A university has sparked a global row after axing the only female professor on a gender studies course.
More than 1,000 students and academics have signed a petition condemning the decision by St Andrews not to renew their contract with Dr Alison Kerr.
They say Dr Kerr, an American philosopher, had a crucial role in setting up the institute in 2018 and has led its postgraduate masters course.
But having been employed on a fixed-term contract, Dr Kerr’s hope of being made a permanent staff member were dashed when she was told her employment would come to an end in June.
More than 1,000 students and academics have signed a petition condemning the decision by St Andrews not to renew their contract with Dr Alison Kerr
It has been reported that the course will now be taught by two men who, critics say, do not have a background in the subject.
But authorities have dismissed this claim, saying the institute is bigger than any one member of staff and in the long term should be run by a ‘cohort of suitably qualified individuals’.
The move has sparked anger among students and several high-profile gender studies academics, with some launching a campaign called StAndwithAlison.
More than 1,000 students and experts have also signed a petition condemning the decision.
Among the signatories, Elinor Mason, a professor at the University of California, Santa Barbara, said: ‘I want to stress how valuable this programme is, and what a shame it would be to squander all the work that Kerr has put into it.’
Andrea Peto, from Central European University in Budapest, said: ‘Gender studies is under attack globally. Very sad that this is also happening at University of St Andrews. Maybe it is not too late to change this decision.’
Professor Kirstein Rummery, from the University of Stirling, said: ‘At a time when gender studies and interdisciplinary feminist scholarship are badly needed, growing in popularity and under epistemic attack, this seems a questionable decision from a prestigious institution that should be leading the way.’
A spokesman for the university did not discuss the specifics of Kerr’s case, which is subject to an appeals process, but he said: ‘We are aware of various communications circulating about this case, including an open letter.
The move has sparked anger among students and several high-profile gender studies academics, with some launching a campaign called StAndwithAlison. Pictured: St Andrews
‘There are several fundamental misrepresentations in these communications. The impression given is both misleading and unfairly damaging to the university and to other respected academic members of staff.
‘The MLitt was never set up to be operated by a single person. The longterm plan was always that a cohort of suitably qualified individuals would teach and direct the programme.’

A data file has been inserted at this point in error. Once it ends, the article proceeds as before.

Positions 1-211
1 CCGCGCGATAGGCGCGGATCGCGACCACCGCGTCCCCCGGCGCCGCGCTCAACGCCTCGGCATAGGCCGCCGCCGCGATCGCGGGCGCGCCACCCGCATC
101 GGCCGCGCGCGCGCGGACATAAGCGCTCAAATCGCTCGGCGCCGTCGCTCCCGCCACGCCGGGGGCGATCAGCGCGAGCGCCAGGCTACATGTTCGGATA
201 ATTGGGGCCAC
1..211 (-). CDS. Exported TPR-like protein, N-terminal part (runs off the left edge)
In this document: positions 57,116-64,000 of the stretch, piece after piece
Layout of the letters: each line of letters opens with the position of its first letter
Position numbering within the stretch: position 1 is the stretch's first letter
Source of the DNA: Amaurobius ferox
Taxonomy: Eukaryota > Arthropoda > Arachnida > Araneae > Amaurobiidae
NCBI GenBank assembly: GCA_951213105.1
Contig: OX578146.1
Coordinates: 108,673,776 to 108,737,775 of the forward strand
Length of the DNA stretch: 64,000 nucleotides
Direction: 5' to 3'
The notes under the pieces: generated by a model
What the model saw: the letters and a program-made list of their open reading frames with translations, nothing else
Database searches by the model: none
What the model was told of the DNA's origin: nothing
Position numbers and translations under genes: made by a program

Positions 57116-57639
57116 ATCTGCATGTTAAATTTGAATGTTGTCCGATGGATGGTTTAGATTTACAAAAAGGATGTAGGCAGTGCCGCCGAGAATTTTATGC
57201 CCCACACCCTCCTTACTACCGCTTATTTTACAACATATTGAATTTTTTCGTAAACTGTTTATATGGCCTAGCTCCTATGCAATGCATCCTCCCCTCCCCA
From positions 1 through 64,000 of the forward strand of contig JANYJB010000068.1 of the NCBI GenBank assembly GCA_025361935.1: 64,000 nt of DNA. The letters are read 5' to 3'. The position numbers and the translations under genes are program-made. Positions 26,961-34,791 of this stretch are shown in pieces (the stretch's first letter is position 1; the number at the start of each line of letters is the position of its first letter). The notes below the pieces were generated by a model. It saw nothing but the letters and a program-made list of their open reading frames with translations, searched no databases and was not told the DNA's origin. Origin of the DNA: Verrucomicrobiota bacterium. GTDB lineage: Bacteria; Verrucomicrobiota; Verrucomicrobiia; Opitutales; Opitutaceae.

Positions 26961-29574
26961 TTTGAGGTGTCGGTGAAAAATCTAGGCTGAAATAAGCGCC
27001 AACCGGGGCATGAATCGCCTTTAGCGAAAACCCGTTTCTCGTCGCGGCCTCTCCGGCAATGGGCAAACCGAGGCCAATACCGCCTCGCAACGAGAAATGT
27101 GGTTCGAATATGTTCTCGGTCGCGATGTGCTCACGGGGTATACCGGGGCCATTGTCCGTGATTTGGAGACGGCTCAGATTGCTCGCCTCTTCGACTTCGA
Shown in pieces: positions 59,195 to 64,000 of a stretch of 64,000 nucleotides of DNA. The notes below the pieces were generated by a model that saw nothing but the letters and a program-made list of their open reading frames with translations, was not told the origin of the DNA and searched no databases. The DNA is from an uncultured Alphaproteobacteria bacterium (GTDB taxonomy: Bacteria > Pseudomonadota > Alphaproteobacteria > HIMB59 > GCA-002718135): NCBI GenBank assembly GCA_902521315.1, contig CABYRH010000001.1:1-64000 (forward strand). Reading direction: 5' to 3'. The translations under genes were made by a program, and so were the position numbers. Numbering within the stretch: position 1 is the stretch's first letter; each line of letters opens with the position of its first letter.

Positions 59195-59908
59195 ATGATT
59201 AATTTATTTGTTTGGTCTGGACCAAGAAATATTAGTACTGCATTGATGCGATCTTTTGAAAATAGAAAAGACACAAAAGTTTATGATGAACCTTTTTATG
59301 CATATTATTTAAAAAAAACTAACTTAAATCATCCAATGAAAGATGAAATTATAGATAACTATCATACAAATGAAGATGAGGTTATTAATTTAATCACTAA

Who is Dr Alison Kerr?
After gaining her doctorate in philosophy at Ohio State, Alison Duncan Kerr joined the university as a lecturer before taking up an offer to move to St Andrews University in 2016.
In 2018, she secured a three-year Research Fellowship in order to establish the Institute of Gender Studies (StAIGS), which would become part of the philosophy department. As part of the institute, Dr Kerr launched and has run a Gender Studies MLitt course.
According to campaigners, the fees from the first cohort to sign up for the course was large enough to cover the cost of her fellowship, with numbers on the lucrative course set to double in the next academic year.
The course was proved incredibly popular, and is the largest interdisciplinary research institute at St Andrews with more than 130 academics from 19 different schools.
During her time as director of the institute, Dr Kerr has written on subjects of Artificial Intelligence and gender and the psychology of guilt while supervising three PhD students.
With her fixed-term contract ending on 31 June, supporters says Dr Kerr had expected to be offer a permanent role, but was told the university did not intend to make the offer, and are proposing redundancy.
He added: ‘The colleagues teaching on and directing the MLitt programme currently are suitably qualified to do so, and have taken over at extremely short notice.’
They added that the MLitt in Gender Studies course Dr Kerr taught is ‘in very good hands and is continuing, with contributions and support from excellent, highly-qualified staff’.
Dr Kerr’s supporters reject the university’s reasoning, saying she had every reason to expect a permanent position following the end of her three-year contract, as she would help correct the gender imbalance in the overarching Philosophy department.
Only four of its 19 permanent faculty members are women, and the only junior female faculty are on temporary contracts.
One of Dr Kerr’s masters students, Aimee Louise Lewis, said students were appalled at their teacher’s treatment.
‘I undertook this degree as a career change, to help eradicate the exploitation of women which I have witnessed around the world and experienced in the workplace myself,’ Lewis said.
‘I am outraged that this type of exploitation can be found at St Andrews. Dr Kerr is an exceptionally talented and dedicated individual, and I know I speak for the majority of my cohort when I say we are deeply concerned by the university’s actions.’
In a statement Kerr said: ‘The decision by the university to end my contract and put the entire gender studies programming at risk is a slap in the face for all of us who took them seriously when they promised to promote diversity among staff and the curriculum they deliver.’
Kerr added: ‘I perceived St Andrews as a safe place for gender studies students and research on gender.
‘In talking with various colleagues who work on gender studies around the world I am reminded of the threat that keeps rising for research in this area, despite the fact that it is a field that clearly yields substantial income. This type of exploitation has struck a nerve with many.’